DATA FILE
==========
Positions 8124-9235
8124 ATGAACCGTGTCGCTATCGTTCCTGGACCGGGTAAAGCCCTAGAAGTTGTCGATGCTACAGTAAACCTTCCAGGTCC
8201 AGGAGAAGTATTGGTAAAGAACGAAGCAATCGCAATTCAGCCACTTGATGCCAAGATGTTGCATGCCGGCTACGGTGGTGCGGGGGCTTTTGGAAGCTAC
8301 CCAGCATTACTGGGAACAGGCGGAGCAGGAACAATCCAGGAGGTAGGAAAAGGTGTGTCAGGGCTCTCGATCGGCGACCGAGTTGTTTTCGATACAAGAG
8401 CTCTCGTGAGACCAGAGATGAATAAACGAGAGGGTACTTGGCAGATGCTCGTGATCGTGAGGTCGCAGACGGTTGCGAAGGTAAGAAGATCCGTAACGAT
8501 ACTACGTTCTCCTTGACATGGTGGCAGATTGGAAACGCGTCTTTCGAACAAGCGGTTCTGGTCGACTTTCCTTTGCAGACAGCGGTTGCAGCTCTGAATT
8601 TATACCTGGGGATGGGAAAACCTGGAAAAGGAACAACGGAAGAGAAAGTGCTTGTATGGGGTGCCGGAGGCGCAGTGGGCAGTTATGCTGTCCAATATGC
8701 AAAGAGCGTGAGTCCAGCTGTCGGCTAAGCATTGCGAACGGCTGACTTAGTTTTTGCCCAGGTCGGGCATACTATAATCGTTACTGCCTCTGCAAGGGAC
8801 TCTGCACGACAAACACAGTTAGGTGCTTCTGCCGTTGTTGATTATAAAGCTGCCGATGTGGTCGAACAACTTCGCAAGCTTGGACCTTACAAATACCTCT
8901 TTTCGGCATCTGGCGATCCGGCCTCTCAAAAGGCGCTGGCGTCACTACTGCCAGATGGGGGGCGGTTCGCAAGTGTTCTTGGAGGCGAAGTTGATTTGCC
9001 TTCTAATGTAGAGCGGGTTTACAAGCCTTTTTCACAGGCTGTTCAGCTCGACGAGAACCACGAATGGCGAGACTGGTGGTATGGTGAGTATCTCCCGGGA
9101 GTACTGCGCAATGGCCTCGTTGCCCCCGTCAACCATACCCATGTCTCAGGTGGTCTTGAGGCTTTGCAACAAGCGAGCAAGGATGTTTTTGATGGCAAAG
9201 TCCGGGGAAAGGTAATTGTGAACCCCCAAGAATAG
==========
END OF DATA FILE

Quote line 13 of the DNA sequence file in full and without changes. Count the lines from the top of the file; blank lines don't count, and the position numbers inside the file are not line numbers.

9201 TCCGGGGAAAGGTAATTGTGAACCCCCAAGAATAG